Small municipalities in Ontario are less likely than larger centres to be able to accommodate the needs of their aging populations, according to a report from the University of Waterloo.
The report, Prepared for the Silver Tsunami: An examination of municipal old-age dependency and age-friendly policy in Ontario, Canada, examined the current and projected demographic profiles of 159 Ontario municipalities with populations over 10,000 people.
The report found that smaller municipalities were the least likely to have started any municipal-level planning for older adults, despite expected increases in service and mobility needs of their aging population.
“When we look at jurisdictions like British Columbia where age-friendly principles have been made mandatory in the creation of statutory planning documents, we see a longer history and greater uptake on age friendly projects, such as the age-friendly outdoor fitness park in Keremeos”, said Maxwell Hartt, who co-authored the release while doing his PhD at the University of Waterloo. “When we look at Ontario, we find that smaller communities are less likely to have the capacity, funds or political will to enact these kinds of policies for older members of their communities.
“It’s also possible many of these communities are unaware of the magnitude of their ongoing demographic shift and the kind of impact that will have on the kind and level of services they’re expected to provide.”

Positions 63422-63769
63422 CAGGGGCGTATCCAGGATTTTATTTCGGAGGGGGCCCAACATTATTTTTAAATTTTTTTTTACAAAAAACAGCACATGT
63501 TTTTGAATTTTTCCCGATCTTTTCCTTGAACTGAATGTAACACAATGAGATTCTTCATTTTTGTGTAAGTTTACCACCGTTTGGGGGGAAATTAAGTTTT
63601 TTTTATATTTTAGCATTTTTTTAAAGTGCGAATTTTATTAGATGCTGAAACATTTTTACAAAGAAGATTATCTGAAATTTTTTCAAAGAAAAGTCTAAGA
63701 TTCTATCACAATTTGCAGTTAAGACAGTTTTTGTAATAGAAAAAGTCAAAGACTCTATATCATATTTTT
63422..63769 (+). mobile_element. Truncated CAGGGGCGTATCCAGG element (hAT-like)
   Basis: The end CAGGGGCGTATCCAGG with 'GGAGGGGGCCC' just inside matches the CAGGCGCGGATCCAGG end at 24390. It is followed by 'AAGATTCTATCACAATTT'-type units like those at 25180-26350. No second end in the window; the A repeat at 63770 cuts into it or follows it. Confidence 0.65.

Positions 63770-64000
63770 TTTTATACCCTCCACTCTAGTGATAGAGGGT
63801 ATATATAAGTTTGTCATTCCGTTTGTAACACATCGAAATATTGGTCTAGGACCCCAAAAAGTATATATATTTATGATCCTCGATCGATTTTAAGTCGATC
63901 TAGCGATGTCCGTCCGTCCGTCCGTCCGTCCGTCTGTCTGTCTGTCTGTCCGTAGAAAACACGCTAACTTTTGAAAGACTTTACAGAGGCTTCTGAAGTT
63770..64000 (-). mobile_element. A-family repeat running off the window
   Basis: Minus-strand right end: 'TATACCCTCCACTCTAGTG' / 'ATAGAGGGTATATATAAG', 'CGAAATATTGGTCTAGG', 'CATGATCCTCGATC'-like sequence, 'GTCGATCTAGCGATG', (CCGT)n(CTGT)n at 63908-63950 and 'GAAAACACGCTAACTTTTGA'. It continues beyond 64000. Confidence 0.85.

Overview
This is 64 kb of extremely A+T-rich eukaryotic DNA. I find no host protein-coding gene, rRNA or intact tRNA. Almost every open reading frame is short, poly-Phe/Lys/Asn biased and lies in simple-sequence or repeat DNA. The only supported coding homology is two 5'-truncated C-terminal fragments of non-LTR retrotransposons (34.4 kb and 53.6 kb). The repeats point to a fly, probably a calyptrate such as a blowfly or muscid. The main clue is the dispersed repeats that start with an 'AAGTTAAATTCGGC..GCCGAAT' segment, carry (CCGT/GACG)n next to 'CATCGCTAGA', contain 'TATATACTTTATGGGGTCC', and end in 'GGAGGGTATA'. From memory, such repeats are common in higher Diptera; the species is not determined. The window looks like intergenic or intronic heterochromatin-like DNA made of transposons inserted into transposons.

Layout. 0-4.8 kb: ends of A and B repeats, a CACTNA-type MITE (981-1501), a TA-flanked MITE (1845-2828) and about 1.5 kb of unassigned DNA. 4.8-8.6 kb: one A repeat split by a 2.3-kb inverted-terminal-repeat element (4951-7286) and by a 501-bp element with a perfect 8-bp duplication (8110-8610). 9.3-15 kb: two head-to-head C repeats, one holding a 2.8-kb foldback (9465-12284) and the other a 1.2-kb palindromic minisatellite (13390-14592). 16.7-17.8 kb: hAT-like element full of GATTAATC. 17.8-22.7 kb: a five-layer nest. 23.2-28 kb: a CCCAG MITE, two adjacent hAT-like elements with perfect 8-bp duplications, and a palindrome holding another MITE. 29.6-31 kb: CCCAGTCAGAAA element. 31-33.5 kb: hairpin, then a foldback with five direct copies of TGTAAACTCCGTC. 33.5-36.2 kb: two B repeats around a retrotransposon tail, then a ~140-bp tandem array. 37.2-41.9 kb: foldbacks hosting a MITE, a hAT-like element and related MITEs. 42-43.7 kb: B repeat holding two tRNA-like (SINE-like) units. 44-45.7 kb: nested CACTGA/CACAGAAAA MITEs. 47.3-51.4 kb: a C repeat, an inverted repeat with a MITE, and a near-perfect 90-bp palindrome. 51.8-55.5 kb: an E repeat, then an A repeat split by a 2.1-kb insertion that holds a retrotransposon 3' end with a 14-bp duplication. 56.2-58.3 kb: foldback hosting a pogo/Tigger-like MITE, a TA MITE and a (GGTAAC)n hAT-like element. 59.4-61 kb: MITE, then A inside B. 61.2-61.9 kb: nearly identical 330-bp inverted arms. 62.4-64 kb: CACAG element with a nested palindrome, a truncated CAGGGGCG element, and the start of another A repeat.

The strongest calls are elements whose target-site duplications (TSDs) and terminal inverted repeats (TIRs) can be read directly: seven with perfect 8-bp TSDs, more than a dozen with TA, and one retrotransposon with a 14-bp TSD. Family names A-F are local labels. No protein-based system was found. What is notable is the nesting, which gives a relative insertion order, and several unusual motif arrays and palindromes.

As part of the report, Hartt and Samantha Biglieri, a PhD candidate at Waterloo’s School of Planning, performed a systematic review of what kind of age-friendly policies each Ontario municipality had adopted.
The report recommended that to help municipalities become more age friendly, they should follow the model of British Columbia and examine how municipalities are implementing strategic plans, how budget dollars are allocated and how age-friendly planning is incorporated into municipal success indicators.
“As we age, our access to the world shrinks, which makes the role of the surrounding city in our health and wellbeing more important than ever,” said Biglieri. “With the number of Canadians over 65 now outnumbering those under the age of 15, there are so many opportunities for municipalities to support older adults in context-specific ways that can make a tangible difference in their lives.”
In 2007, the World Health Organization (WHO) called on municipalities to take steps to assist their citizens to age well in place. The WHO’s Age-Friendly City policy encouraged municipalities to look at a number of factors in their planning, including outdoor and indoor spaces, transportation, housing, social participation, inclusion, civic participation, employment, community support and health services.